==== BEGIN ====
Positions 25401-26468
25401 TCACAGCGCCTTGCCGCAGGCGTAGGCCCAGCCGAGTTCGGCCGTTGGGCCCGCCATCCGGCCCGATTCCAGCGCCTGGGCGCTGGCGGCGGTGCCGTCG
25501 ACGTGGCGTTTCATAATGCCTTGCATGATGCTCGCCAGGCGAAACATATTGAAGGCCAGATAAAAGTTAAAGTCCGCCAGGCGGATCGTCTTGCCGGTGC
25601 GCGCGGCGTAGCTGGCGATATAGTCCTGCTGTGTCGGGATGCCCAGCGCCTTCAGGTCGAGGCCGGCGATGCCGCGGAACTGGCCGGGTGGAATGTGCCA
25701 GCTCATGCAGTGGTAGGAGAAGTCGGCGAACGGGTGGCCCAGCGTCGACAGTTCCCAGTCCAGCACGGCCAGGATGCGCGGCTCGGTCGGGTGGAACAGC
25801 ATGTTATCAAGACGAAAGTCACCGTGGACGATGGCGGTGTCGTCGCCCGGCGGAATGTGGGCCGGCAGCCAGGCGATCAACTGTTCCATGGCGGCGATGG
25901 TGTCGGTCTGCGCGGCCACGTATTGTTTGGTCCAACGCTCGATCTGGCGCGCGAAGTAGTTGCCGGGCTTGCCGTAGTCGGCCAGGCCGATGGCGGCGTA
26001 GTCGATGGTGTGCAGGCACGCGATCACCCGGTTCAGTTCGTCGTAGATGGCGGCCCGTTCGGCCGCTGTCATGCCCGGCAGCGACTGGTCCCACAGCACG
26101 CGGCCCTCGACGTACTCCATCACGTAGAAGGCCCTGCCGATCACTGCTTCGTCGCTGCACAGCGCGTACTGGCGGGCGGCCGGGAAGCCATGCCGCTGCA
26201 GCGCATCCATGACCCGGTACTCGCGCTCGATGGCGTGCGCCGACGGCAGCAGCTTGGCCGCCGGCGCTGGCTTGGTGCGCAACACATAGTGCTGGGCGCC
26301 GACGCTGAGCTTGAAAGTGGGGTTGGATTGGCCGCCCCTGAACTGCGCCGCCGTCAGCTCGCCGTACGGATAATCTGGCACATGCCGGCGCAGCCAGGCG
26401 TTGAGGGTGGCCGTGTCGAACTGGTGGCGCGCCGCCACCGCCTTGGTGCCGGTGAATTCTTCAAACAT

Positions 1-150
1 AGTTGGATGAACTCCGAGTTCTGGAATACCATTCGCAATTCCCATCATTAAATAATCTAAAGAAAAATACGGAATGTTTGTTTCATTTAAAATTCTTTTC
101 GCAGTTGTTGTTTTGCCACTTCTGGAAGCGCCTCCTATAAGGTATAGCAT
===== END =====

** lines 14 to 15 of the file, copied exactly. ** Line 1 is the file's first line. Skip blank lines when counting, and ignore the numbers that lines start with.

1 AGTTGGATGAACTCCGAGTTCTGGAATACCATTCGCAATTCCCATCATTAAATAATCTAAAGAAAAATACGGAATGTTTGTTTCATTTAAAATTCTTTTC
101 GCAGTTGTTGTTTTGCCACTTCTGGAAGCGCCTCCTATAAGGTATAGCAT